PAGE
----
The Mandhana storm, rain delay and a frustrating day for Aussies

From thunderstorms to a whirlwind innings from Smriti Mandhana to get India going, here are the talking points from day 1 of the Pink Ball Test between Australia and India in Carrara.

India's Smriti Mandhana seemed in fine touch enroute to her unbeaten 80 against Australia on day 1.   -  Getty Images

Smriti Mandhana powered India to 132/1 in 44.1 overs after rain washed out two sessions of the Pink Ball Test against Australia in Carrara on Thursday.

Meg Lanning won the toss and put India in to bat to draw out benefits from a grassy track, but it backfired with the Indians getting off to a solid start before rain played spoilsport.

Here are the talking points from the day's play:

Highlights: AUS-W vs IND-W Pink Ball Test Day 1 Highlights: Rain washes out play after Mandhana and Raut take India to 132/1

1. India boosted by strong opening stand: Mandhana and Shafali Verma switched roles in a way, with Smriti finding the boundaries from the word go. In contrast, Verma looked very uncertain for most parts of her innings, struggling to middle the ball and play the explosive shots that she is known for. Despite the extremes, the duo came together for a 93-run opening partnership (57 of those coming off Smriti's bat). This duo has batted together thrice in Test cricket with this being their second 50-plus partnership at the top.

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2. Pace strategy fails, spinners to the rescue: The Metricon Stadium sported a green strip for the game with Australia fielding five pacers (Stella Campbell, Ellyse Perry, Darcie Brown, Annabel Sutherland and Tahlia McGrath) and three spinners (Georgia Wareham, Ashleigh Gardner, Sophie Molineux). The strategy did not pay the dividends the team anticipated with Mandhana in particular comfortably finding the boundary. At one point, she had hit all of the boundaries the team had scored (seven), scoring 90 per cent of her runs simply by finding the ropes. India was comfortably cruising at 70/0 in 15 overs when spin was first introduced in the attack. Only then did the host manage to stagger the run flow and dial down the pace of the Indian innings. Molineux took the lone wicket that fell on day 1 with Shafali holing out to McGrath at mid-off. Wareham not being used was a surprise, given the effectiveness of the spinners. Meg Lanning pins this on the mere 44 overs managed on day 1. The spinner will have her work cut out for her on day 2, with conditions expected to be similar if not worse.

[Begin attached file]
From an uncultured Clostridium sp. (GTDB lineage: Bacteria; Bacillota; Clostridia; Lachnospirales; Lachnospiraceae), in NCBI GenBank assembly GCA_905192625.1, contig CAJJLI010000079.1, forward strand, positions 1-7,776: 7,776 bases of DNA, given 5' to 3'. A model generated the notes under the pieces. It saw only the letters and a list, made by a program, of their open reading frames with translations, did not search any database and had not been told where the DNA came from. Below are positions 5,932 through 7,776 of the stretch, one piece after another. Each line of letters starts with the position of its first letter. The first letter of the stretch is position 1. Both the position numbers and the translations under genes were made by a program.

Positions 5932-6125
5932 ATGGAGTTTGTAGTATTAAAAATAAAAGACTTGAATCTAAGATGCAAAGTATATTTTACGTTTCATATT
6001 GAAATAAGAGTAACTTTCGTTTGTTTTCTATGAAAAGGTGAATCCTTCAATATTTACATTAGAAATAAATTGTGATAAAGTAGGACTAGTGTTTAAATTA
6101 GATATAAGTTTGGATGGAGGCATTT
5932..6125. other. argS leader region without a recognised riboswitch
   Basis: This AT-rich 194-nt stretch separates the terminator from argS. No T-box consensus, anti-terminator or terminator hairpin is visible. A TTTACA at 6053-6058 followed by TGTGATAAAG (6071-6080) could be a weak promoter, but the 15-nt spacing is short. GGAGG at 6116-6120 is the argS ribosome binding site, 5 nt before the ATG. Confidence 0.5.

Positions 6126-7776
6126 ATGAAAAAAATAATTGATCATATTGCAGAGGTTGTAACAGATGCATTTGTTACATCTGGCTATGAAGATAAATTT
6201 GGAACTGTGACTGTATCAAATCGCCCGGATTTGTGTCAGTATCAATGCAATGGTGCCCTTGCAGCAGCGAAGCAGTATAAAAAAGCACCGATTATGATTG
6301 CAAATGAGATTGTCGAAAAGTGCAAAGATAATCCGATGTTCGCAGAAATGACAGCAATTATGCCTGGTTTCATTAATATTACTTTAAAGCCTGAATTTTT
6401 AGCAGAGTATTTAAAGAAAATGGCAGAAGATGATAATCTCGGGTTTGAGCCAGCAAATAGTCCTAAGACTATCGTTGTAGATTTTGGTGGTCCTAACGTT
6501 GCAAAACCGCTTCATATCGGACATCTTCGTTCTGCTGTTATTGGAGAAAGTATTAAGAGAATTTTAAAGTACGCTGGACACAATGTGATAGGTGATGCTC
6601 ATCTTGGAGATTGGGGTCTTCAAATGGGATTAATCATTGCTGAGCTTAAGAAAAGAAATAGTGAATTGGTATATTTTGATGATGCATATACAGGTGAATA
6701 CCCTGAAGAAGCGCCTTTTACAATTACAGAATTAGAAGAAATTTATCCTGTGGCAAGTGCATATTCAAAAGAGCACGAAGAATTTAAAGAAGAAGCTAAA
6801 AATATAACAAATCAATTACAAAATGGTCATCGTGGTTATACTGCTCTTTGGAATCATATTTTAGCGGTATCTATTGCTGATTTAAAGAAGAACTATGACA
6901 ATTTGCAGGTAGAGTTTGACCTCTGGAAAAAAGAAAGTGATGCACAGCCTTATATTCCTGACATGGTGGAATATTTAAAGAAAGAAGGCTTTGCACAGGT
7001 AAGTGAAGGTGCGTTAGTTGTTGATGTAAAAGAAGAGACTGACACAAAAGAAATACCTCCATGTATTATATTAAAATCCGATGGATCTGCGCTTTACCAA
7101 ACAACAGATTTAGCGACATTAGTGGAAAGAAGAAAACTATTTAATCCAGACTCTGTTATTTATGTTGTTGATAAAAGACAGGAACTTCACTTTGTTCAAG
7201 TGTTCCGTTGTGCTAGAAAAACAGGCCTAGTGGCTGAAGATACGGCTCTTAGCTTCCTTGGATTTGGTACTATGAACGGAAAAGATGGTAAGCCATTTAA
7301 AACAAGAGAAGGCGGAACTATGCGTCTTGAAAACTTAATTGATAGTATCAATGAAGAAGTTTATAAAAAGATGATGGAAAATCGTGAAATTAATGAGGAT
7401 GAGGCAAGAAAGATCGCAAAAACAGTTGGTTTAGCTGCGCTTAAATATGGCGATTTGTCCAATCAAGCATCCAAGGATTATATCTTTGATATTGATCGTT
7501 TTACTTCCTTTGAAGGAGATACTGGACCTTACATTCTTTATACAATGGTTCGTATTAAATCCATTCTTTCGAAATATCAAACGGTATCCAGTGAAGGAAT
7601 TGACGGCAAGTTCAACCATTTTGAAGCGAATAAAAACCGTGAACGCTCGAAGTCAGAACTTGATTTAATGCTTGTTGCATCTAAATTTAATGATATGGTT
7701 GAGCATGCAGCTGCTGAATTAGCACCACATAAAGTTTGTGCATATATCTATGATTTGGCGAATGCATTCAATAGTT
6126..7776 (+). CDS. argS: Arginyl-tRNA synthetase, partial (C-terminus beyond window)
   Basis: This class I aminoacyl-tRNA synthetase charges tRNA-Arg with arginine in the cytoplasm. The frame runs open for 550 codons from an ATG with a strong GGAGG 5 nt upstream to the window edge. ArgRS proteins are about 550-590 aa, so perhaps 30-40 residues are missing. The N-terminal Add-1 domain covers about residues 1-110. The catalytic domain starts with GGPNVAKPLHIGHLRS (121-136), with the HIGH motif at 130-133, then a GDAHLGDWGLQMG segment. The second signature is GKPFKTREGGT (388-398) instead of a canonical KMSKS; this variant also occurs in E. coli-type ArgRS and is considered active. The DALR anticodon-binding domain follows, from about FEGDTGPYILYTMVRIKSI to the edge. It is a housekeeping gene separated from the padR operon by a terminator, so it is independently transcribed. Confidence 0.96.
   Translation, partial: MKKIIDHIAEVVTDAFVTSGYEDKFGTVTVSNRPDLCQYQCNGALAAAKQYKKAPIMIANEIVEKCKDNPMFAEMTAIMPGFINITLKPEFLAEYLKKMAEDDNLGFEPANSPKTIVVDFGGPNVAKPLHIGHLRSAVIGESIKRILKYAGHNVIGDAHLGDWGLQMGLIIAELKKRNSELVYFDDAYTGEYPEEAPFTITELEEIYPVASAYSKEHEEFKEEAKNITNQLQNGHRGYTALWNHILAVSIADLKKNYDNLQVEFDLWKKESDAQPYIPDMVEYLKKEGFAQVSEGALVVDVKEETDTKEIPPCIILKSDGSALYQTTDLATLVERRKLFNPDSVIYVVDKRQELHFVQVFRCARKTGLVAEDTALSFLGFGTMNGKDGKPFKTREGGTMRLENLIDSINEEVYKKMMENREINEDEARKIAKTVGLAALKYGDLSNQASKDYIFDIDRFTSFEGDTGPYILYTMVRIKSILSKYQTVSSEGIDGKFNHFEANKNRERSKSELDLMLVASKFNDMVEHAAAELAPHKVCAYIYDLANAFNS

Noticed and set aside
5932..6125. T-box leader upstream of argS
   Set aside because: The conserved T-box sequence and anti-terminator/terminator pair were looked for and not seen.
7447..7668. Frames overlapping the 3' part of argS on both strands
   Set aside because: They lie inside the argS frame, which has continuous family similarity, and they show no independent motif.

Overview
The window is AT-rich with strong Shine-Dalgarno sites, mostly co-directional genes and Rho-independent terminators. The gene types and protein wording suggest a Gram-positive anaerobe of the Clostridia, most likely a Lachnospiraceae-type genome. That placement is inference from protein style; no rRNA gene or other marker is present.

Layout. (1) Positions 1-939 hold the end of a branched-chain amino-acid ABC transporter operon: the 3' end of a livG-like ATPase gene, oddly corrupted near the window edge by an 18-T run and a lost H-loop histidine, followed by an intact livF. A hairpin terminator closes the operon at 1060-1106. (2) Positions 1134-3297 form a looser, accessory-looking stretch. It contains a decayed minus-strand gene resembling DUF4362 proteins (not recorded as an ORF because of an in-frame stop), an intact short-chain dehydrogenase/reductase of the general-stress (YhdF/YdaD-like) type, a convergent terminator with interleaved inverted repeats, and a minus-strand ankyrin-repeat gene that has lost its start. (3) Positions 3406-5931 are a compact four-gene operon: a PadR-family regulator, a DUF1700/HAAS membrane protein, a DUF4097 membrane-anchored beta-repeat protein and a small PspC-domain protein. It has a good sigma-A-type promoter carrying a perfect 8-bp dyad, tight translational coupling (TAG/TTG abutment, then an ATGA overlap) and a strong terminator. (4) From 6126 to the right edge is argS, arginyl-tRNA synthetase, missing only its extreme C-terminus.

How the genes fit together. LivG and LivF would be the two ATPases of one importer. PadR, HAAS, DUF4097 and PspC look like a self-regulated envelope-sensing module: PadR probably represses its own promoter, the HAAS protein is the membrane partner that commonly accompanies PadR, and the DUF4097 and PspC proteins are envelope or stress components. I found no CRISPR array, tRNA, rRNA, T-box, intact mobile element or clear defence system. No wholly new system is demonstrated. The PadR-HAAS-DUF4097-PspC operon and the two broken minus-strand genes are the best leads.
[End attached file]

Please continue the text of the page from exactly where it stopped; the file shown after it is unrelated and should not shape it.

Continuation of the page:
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3. Tardiness on the field: Australia's performance on the field was ordinary at best. Shafali was dropped twice before Molineux finally sent her back to the pavilion while quite a few edges fell just short of Lanning in the slips. Mandhana for a long time did not have a slip fielder assigned to her, which was odd given the number of times she edged the ball into that region. Despite the flurry of runs, Mandhana's batting patterns have been largely similar to what was on display in the ODI series and one will expect Australia will adapt its field settings to manage her wicket, and perhaps even deny her a triple digit score.

REPORT: AUS v IND Pink Ball Test: Mandhana scores career-best 80 as India finish rain-hit Day 1 on 132/1

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4. Rain plays spoilsport: There were storm predictions for the Queensland region for the first two days of this Test. While the clouds gave way for clear skies at the start of the match, conditions were largely overcast nearing the end of the first session. The conditions did not have much of an impact on the game with Australia resorting to its spin arsenal to control the scoring rate. However, two sessions of the day were washed out due to the conditions. With the forecast staying the same for day 2, expect more interruptions in what is turning out to be a riveting contest between the two sides.

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